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Mid-Infrared Materials and Devices on a Silicon Platform: Sensors, Detectors, and Imagers

Tue, Oct 1, 2019 1:00P EDT
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ABOUT THIS WEBINAR
Chalcogenide alloys claim broadband infrared (IR) transparency, covering short wavelength infrared, or SWIR, to long wavelength infrared, or LWIR; extraordinarily high refractive indices (n > 5); large Kerr nonlinearity; Si backend processing compatibility; and monolithic integration capacity on almost all substrate materials. These properties make them attractive materials for many IR photonic applications.

In this talk, Anuradha (Anu) Agarwal, Ph.D., a principal research scientist at MIT, will review her group’s work in the field of integrated photonics enabled by thermally evaporated chalcogenide materials.  She will discuss her group’s development of mid-IR transparent chalcogenide waveguide spirals integrated with mid-IR absorbing polycrystalline PbTe detectors for optical sensing on a monolithic silicon platform. She will also discuss her group’s development of a universal design theory for multispectral detection in imaging applications, and her group’s demonstration of fully functional mid-IR resonant-cavity-enhanced (RCE) photodetectors monolithically integrated with Si ROICs. 

About the presenter:
Anu Agarwal, Ph.D., principal research scientist, MITAnu Agarwal, Ph.D., received her doctoral degree in electrical engineering from Boston University in 1994, where she investigated the spatial extent of point defect interactions in silicon. She has been at MIT since 1994, except for a short (2001-2004) stint at Clarendon Photonics, where she was a part of a team of engineers developing a novel optical filter.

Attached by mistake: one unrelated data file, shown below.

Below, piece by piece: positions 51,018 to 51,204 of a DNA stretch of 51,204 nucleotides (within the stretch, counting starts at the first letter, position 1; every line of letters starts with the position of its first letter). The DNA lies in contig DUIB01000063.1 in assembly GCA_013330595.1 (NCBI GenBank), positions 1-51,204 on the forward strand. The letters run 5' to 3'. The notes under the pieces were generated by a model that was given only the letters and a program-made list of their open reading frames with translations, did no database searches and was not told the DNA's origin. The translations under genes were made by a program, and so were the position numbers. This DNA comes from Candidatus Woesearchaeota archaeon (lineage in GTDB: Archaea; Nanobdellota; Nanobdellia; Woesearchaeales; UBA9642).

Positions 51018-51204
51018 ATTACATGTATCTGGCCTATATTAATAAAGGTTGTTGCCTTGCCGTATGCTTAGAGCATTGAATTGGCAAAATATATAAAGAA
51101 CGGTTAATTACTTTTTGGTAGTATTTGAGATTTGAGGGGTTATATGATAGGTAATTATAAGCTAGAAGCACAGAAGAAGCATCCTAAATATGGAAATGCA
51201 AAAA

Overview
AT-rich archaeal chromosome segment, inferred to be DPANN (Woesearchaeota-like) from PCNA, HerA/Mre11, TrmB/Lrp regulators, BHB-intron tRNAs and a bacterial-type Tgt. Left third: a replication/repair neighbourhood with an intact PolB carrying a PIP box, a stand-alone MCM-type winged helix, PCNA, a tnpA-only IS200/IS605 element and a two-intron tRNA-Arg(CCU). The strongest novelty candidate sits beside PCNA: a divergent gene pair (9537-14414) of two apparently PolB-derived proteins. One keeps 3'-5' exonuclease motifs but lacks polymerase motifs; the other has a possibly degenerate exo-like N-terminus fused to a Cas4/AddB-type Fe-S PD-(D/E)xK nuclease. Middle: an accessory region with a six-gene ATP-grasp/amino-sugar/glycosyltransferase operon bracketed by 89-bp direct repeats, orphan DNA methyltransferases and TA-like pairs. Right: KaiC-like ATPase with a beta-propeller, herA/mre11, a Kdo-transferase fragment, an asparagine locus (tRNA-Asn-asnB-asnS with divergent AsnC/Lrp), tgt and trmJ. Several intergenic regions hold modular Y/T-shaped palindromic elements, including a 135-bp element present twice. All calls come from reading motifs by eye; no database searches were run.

Currently, as a principal research scientist, she is developing integrated Si-CMOS compatible linear and nonlinear materials for photonic devices, especially in the mid-IR regime, for hyperspectral imaging and chem-bio sensing, because most chemical and biological toxins have their fingerprints within this range. The development of low-loss chalcogenide waveguides as sensors and small bandgap chalcogenide films as detectors for this wavelength regime (between 2 and 6 μm), has been an important part of her work in building planar microphotonic circuits.

She has over 200 journal and refereed conference publications, 22 awarded patents, and four pending patents. As leader of the AIM Academy Lab for Education and Application Prototypes (LEAP) at MIT, she is also building a roadmap document of photonic sensors through the Integrated Photonic Systems Roadmap (IPSR) and World Technology Roadmap Forum (WTRF), by identifying technology gaps in materials, components, and systems for photonic sensors, and enabling education and workforce development in integrated photonics.

Who should attend:
Engineers, executives, technologists, scientists, researchers, students, and educators working with or interested in the technologies and applications emerging from the field of integrated photonics will learn and benefit from this talk.

Learn about the AIM Photonics Academy Winter Bootcamp, Jan. 13-17, 2020. Visit the AIM Photonics Academy web site for more information about upcoming events.

 

Research & TechnologyeducationWebinarsAmericasMITAnu AgarwalAIM Photonics Academyintegrated photonicssilicon photonicsimagingSensors & Detectorsmid-IR regimemid-infraredmaterialsopticsoptoelectronicsenvironmentsemiconductorsinfrared camerashyperspectral imaging
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